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Friday, 14 April, 2000, 17:07 GMT 18:07 UK
Going native: Ex-pat life

The people of Port Talbot are up in arms after their town's most famous son, actor Sir Anthony Hopkins, turned his back on Wales to pledge allegiance to the Stars and Stripes of the United States.

The 62-year-old Silence of the Lambs star says he has only taken dual citizenship, retaining his links to the land of his birth.

But it is clear that the man the newspapers have dubbed "Hannibal Defector" has upset many by agreeing to "absolutely and entirely renounce and abjure allegiance and fidelity" to the UK.
Sir Anthony Hopkins in Remains of the Day
Sir Anthony: Still one of the UK's top stars?

However, Sir Anthony has lived in the United States for some two decades. Is it really so surprising he should want to put his residence on a firmer footing?

BBC News Online talks to two ex-pats, one an American in London, the other a Brit abroad, to find out if absence really makes the heart grow fonder or causes national loyalties to dim.

Amy Thompson, 27, was born in Chicago and once studied in the UK. In September, she returned to London to work in public relations.

Fran Sears, 25, left a job in the UK to work for the Forbes magazine in New York.

Has living abroad changed the way you feel about your nationality?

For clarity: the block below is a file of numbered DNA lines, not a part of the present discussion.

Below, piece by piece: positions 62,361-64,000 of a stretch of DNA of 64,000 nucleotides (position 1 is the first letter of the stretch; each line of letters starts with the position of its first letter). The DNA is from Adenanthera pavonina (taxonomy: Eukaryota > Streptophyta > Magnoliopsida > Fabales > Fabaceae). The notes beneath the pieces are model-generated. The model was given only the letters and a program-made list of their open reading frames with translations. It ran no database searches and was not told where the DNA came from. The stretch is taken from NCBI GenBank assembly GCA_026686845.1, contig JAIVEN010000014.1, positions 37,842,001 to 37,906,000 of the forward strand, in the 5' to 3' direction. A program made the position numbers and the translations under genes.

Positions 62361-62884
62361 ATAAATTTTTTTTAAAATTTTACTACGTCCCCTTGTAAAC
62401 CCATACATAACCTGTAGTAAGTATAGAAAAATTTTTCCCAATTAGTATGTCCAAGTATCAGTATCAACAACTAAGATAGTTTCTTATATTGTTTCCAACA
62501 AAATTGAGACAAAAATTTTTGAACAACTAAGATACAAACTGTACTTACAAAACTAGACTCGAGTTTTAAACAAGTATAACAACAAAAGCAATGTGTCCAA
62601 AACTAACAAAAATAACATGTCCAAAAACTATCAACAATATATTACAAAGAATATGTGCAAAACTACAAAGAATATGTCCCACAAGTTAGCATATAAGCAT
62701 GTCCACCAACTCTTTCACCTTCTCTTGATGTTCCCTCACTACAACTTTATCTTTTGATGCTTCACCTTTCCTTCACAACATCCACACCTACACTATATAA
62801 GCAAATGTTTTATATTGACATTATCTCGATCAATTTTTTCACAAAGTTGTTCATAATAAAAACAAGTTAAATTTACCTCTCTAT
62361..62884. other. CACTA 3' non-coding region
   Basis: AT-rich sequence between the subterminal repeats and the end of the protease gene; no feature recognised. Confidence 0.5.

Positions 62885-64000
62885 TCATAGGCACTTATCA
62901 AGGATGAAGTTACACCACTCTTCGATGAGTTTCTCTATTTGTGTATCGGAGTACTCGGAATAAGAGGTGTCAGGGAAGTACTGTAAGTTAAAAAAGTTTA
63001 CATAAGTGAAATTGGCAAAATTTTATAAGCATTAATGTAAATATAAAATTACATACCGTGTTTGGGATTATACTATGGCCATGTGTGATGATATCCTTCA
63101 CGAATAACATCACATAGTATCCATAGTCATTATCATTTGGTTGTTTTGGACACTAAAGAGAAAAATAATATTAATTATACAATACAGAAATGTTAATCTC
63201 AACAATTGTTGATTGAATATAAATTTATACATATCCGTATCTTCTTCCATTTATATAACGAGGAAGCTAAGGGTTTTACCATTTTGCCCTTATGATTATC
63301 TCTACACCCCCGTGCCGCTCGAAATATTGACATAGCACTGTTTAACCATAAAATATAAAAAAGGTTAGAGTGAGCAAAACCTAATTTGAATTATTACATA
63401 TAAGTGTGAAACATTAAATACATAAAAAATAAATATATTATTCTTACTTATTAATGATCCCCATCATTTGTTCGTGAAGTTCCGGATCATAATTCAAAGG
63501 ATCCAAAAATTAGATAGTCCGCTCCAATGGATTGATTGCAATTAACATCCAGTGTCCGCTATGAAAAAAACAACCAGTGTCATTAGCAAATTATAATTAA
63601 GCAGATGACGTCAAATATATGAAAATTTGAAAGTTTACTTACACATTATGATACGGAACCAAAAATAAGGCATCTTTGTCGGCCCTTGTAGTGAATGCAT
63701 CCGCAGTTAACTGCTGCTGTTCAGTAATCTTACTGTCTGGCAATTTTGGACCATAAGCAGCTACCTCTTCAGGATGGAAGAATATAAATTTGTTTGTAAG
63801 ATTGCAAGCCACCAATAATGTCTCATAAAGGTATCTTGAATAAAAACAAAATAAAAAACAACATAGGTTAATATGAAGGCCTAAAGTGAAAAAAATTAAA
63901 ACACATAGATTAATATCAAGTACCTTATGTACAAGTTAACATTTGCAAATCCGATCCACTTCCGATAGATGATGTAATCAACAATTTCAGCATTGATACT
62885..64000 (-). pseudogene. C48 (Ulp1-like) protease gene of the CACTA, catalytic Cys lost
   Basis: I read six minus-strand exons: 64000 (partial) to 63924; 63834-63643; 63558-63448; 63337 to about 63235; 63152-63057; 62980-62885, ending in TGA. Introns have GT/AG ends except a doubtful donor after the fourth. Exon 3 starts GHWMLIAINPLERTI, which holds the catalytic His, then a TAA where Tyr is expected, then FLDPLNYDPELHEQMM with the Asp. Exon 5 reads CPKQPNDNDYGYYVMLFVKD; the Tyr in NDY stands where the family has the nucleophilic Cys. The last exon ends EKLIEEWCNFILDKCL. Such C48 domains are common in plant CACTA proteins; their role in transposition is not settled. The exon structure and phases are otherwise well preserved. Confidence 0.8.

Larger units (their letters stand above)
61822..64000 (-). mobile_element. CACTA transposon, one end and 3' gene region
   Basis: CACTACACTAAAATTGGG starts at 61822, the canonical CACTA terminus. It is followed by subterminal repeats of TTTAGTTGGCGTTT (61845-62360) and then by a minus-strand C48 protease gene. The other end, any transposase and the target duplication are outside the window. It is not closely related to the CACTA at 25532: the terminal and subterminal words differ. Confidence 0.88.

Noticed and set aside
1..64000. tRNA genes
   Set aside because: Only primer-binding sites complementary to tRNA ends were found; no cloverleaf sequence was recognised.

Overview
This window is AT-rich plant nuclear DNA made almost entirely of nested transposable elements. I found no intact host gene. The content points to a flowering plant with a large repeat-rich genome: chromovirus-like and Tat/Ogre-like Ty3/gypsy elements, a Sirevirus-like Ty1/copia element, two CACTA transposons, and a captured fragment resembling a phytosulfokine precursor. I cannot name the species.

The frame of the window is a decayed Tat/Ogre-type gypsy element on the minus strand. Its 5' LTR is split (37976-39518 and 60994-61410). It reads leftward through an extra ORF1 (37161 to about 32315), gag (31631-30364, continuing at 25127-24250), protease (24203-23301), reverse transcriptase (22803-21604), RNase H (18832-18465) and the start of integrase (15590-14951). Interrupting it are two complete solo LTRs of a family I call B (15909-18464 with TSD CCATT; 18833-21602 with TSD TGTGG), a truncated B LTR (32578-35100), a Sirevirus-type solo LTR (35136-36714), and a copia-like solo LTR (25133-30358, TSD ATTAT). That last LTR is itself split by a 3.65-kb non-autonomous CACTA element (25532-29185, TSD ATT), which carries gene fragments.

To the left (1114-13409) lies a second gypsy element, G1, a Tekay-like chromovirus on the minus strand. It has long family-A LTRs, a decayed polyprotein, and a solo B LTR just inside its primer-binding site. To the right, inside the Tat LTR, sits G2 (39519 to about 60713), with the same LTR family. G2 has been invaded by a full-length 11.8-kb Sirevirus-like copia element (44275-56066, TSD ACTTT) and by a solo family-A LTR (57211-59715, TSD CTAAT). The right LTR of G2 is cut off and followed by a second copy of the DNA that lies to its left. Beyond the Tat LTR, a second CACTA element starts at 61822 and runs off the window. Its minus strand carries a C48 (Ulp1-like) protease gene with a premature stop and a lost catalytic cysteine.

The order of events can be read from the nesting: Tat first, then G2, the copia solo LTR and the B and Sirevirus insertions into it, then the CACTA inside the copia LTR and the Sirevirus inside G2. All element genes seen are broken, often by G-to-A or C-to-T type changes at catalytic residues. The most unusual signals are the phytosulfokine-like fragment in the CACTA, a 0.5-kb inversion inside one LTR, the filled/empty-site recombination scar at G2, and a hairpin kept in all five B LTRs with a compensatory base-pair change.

AT - I've become far more sensitive to criticism of America's economic and cultural effect on the rest of the world. There's so much in the UK media about how big and greedy and gormless we Americans are. To me the US doesn't look quite as rosy from this side of the Atlantic. FS - People ask me about Britain all the time whenever they hear my accent. It causes you to re-evaluate where you're from and how much you miss home. I'm now prouder of my nationality.

Do you feel at home in a foreign country?

AT - Not at home, but happy. It's kind of like when you're a kid and want to have dinner at your friend's house every day. Everything's slightly different. You become less complacent when you constantly have to figure new things out. I still don't understand cricket. FS - I feel comfortable in New York, but not at home. I speak the same language as the locals, but there are differences. The pace of life seems much faster, for instance.

Would you be tempted to change your citizenship?

AT - I'm not patriotic or nationalistic, but I don't know if I'd consider it. My family would be really upset if I did. I'd love to vote in the UK, but I would prefer to keep my current citizenship. FS - I don't think that's very likely. If I was sure this was going to be my permanent home I might make the effort so I could vote.

What things would keep you away from home forever?

AT - Well, I love Penguin biscuits, the weather and the opportunities to travel in Europe. I'd also much rather raise a family in the UK than in America. FS - I'd only stay in the US if I was offered a job of a lifetime. I might also be tempted to stay if I met someone while I was out here.

For what reason would you go home?

AT - I don't see me ever going "home" or settling long-term in the States. I like the people here too much. They're better educated. If you think there are stupid people in the UK, just follow me home. FS - I'll return to Britain to be with my existing family and friends. If I were to stay in America I wouldn't feel uncomfortable raising a family here. I'd just make sure they knew where I was from.

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See also:

13 Apr 00 | Wales
Welsh star becomes American
14 Apr 00 | Entertainment
The Valley boy in Hollywood
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